Carolina Hurricanes prospect Victor Rask ended at least some of the speculation about his future on Saturday by confirming his intention to play in North America next season, but there’s still some way to go.
Rask, an 18-year-old center selected by Carolina in the second round of this past June’s Entry Draft, entered the offseason with no shortage of options. In addition to staying in his domestic league, where he suited up for Leksand last season, he’s eligible to play in the NHL (should he prove himself worthy), in the AHL with Charlotte (unlike players drafted from the Canadian junior leagues, European-based draft picks may play in the AHL immediately) or in the Western Hockey League with the Calgary Hitmen, who selected him third overall in the Canadian Hockey League import draft.
By ruling out a return to his native Sweden, Rask, a highly-rated offensive player who could have gone much higher in the NHL draft if not for limited playing time as a result of a dispute with the Leksand organization last season, hasn’t completely narrowed the field, but it’s a start.
“Not knowing has been weird and I’ve been living out of a suitcase, but it’s good to have options,” he said.
In all likelihood, his choice to remain in North America will probably the last say he has in the matter. His preference would be to stay in the NHL with Carolina, but a glut of more advanced prospects knocking on the door ahead of him makes that somewhat unlikely. The most probable scenario has him playing in Calgary, where he visited and attended training camp earlier in the summer.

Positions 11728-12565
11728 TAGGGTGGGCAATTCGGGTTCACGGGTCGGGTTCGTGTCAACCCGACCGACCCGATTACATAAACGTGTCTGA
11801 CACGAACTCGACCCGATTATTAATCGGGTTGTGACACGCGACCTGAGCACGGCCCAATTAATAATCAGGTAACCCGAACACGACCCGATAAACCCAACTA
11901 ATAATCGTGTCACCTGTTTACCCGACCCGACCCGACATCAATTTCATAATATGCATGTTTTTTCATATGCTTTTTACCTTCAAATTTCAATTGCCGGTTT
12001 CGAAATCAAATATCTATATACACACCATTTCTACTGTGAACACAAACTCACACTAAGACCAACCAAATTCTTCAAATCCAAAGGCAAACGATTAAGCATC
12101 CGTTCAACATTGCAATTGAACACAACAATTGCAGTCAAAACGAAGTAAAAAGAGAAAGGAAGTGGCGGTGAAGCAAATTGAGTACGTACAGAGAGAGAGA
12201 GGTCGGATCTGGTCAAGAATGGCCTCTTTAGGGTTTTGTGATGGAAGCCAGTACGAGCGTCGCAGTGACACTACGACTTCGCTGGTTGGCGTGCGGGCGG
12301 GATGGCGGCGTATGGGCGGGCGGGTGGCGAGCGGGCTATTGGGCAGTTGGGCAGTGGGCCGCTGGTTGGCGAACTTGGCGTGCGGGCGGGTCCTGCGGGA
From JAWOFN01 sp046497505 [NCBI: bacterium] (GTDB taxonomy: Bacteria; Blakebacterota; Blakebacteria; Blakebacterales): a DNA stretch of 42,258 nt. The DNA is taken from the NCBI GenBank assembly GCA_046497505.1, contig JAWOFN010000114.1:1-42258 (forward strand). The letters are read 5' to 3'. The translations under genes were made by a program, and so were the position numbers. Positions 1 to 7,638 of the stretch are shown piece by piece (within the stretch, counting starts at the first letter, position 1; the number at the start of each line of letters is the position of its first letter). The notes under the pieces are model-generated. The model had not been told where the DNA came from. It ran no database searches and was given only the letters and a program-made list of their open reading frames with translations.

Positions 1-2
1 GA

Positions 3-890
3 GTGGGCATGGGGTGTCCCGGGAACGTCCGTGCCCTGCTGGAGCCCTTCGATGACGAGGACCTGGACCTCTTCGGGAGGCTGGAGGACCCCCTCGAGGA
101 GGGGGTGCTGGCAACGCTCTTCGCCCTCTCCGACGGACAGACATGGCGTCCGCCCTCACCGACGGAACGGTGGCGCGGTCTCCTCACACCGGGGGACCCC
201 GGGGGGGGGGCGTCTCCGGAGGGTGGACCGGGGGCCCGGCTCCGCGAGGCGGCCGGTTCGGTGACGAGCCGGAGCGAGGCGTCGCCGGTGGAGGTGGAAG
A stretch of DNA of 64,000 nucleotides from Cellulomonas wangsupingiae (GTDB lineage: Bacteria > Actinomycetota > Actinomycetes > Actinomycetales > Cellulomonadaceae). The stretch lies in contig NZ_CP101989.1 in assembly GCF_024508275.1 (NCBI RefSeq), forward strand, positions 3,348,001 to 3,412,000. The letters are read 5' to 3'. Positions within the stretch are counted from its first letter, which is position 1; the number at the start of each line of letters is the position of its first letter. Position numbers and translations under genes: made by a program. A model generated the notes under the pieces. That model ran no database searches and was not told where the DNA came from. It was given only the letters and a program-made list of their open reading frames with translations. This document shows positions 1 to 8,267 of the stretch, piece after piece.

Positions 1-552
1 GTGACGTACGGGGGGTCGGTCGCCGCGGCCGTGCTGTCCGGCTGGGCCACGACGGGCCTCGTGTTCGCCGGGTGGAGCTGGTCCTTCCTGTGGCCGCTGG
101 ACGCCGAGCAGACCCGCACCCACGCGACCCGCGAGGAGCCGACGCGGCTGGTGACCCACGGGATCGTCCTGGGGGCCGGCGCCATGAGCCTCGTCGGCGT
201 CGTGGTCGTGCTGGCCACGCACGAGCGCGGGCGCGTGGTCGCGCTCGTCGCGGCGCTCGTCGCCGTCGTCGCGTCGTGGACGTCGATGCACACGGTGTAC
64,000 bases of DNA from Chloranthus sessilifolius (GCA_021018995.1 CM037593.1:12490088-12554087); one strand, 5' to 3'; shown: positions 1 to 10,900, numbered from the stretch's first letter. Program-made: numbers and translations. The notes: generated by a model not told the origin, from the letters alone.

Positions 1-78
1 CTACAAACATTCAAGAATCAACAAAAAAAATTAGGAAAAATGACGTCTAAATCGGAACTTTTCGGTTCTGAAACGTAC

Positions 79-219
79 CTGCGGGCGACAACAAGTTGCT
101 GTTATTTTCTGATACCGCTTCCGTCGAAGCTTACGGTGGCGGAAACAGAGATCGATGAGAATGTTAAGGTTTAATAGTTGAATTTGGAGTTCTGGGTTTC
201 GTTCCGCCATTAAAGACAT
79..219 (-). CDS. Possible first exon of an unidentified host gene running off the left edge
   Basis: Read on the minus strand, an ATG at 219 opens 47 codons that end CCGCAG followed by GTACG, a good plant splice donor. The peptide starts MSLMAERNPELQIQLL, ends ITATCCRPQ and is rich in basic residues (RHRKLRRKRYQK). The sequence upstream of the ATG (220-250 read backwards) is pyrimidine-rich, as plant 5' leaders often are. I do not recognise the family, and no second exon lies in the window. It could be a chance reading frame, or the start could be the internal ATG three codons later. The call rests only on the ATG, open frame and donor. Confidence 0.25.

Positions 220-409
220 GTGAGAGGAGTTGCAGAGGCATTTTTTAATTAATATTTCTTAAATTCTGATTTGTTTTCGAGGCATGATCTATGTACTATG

However, should the 6-foot-2, 194-pound Rask impress in camp, a jump straight to the AHL with the Checkers isn’t out of the question.
“We’ll have to wait and see how he does (at camp),” said Hurricanes General Manager Jim Rutherford. “Wherever it is, we’d really like for him to be playing around 20 minutes a night to help with his development.”
As of now, he wouldn’t be slated for that kind of a role as a rookie with the Checkers, but as camp progresses, Rask, who started on a line with Checkers mainstays Nicolas Blanchard and Brett Sutter, could change some minds.
Rask’s compatriot Mattias Lindstrom, who was drafted by the Hurricanes in the third round of the 2009 draft, also faces some uncertainty. Rutherford said that it was possible that the left wing, who at 6-foot-4 and 205 pounds is physically mature enough to play professionally in any league, could start the season with the Checkers. However, he did acknowledge that Lindstrom’s Swedish club team, Skelleftea, was interested in bringing him back for the last season of his contract.